I'm tinkering with an array-backed ECS in C++ along the lines of EnTT. Components are stored in a struct-of-array fashion where each component type lives in its own homogeneous contiguous memory block. I'm using arrays for now, but they could also be vectors. The "entity" itself is simply an index into these parallel arrays, which contain the appropriate components and a mask describing which are valid.

I've run into two cases where I would like some design advice:

Components containing arrays of data

Consider a physics component that contains one or many shapes representing the collision bounds of an entity. These shapes could be of different types (circle, polygon) with different sizes. The data for these shapes is in the order of dozens of bytes, at most. In this situation, would you recommend:

1) In the physics component for each entity, use a fixed-sized array of the maximum possible shape count containing an std::variant for each kind of shape with no indirection. This will induce some fragmentation for both the space between individual variants, and any unused space at the end of the array.

2) Do as in 1, but use a heap-allocated vector for storage rather than a fixed sized array in-place in the component itself. This will still create fragmentation between each variant type within the vector's data block, but will remove fragmentation within the component that was caused by unused pre-allocated space. This option creates a level of indirection (and another cache miss opportunity), but fragments memory less overall.

3) Do as in 2, but create separate vectors for each shape type to avoid fragmentation caused by sequences of differently-sized variants. This will waste some space in the component if a given shape type is unused.

4) Store all collider shapes, grouped by type, somewhere in the physics system itself (using something like Boost's poly_collection). In the physics component for each entity, store keys to these shapes in a fixed size array of the maximum number of possible shapes for an entity. This will induce a small amount of fragmentation at the end of the key array, but the keys themselves will only be a few bytes each.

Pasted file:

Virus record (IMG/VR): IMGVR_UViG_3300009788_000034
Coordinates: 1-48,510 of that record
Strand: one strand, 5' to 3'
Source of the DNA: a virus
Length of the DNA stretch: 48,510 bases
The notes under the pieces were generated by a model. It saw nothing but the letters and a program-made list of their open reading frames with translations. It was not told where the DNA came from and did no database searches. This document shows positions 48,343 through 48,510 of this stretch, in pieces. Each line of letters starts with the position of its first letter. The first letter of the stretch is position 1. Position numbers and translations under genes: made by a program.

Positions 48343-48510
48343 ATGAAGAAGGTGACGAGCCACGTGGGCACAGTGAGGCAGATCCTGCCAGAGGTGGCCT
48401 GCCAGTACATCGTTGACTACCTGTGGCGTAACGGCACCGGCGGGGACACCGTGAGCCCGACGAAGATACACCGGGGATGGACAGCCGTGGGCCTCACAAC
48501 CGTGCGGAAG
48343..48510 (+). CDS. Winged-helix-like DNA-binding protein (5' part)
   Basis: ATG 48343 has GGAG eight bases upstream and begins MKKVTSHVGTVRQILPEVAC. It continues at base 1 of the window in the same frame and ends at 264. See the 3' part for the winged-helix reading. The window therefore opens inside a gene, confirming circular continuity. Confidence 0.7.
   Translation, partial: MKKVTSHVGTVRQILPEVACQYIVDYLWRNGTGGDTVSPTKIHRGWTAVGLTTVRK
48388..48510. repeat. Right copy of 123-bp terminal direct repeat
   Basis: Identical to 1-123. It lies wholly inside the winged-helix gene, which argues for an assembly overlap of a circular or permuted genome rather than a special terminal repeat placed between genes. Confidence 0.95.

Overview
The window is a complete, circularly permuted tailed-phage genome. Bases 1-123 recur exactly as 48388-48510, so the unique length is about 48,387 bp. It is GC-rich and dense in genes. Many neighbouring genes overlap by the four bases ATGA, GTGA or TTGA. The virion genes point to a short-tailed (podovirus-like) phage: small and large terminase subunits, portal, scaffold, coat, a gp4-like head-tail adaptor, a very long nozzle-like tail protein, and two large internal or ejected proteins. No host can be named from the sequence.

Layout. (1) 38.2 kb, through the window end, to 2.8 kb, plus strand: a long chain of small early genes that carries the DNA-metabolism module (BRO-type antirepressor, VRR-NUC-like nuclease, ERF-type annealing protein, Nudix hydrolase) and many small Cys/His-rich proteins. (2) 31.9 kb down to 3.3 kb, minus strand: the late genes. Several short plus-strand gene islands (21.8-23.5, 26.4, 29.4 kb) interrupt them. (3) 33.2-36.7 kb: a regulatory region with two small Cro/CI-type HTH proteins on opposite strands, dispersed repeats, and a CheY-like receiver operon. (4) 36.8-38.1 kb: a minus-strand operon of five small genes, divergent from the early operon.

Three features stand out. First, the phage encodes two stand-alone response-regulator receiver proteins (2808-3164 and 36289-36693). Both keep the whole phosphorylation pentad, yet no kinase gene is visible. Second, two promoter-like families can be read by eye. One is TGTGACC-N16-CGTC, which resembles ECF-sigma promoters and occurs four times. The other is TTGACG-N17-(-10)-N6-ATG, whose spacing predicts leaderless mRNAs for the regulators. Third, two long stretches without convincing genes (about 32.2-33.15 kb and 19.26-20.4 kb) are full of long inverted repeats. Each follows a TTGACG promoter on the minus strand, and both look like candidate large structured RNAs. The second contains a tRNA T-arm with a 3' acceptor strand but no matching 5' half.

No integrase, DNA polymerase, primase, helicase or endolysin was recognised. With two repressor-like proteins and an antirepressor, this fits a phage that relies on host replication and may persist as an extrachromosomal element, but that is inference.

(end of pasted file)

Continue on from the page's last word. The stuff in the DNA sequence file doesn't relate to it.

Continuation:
Components containing heterogeneous data

A more pathological case. Consider a networking system that is sending and receiving containers of state data for objects. A core system is responsible for encoding, transmitting, receiving, and decoding this data into usable state information. However, many other systems will want to read this data once decoded (so as to update position, orientation, health, and so on). A container for a vehicle contains different information than a container for a bipedal character, such that we would have a biped_container and vehicle_container and so on. How would you store such a container on an entity? So far I've considered:

1) As in the physics example, storing each container type in a poly_collection within the network system and storing only a key within a component on the entity. This requires any system that wants to read an entity's network state to also have a handle to the network system itself. I'd like to avoid cross-system dependencies, and so this is less than ideal.

2) Heavy use of std::variant to store the container in-place in a component on the entity itself. This wastes a considerable amount of space on smaller container types (in the order of hundreds of bytes per entity*), and requires a lot of templating on nearly every part of the code involved. I am trying to modularize so that the network system does not know what all the possible container types are, it just uses variadic templates.

3) Storing a std::unique_ptr within the component for the entity, and accessing the data either through use of std::variant or virtual function calls and static_cast where needed. This creates a level of indirection, and another opportunity for cache misses.

4) Creating a different component for each container type, or a different container for each component type. This seems wasteful of memory within the ECS unless I begin using some sort of sparse array/map system for them. It also doesn't seem as though I'd gain much cache coherence here. The latter option (container for each component type) also sounds wildly complicated and error prone.

This case is what I'm really at a loss for what to do, and I would love to hear suggestions on how best to handle this situation.

* - So much space is wasted because we don't store a single container per entity, but rather a fixed-size rolling history window of past containers used to delta-encode state sent over the network.


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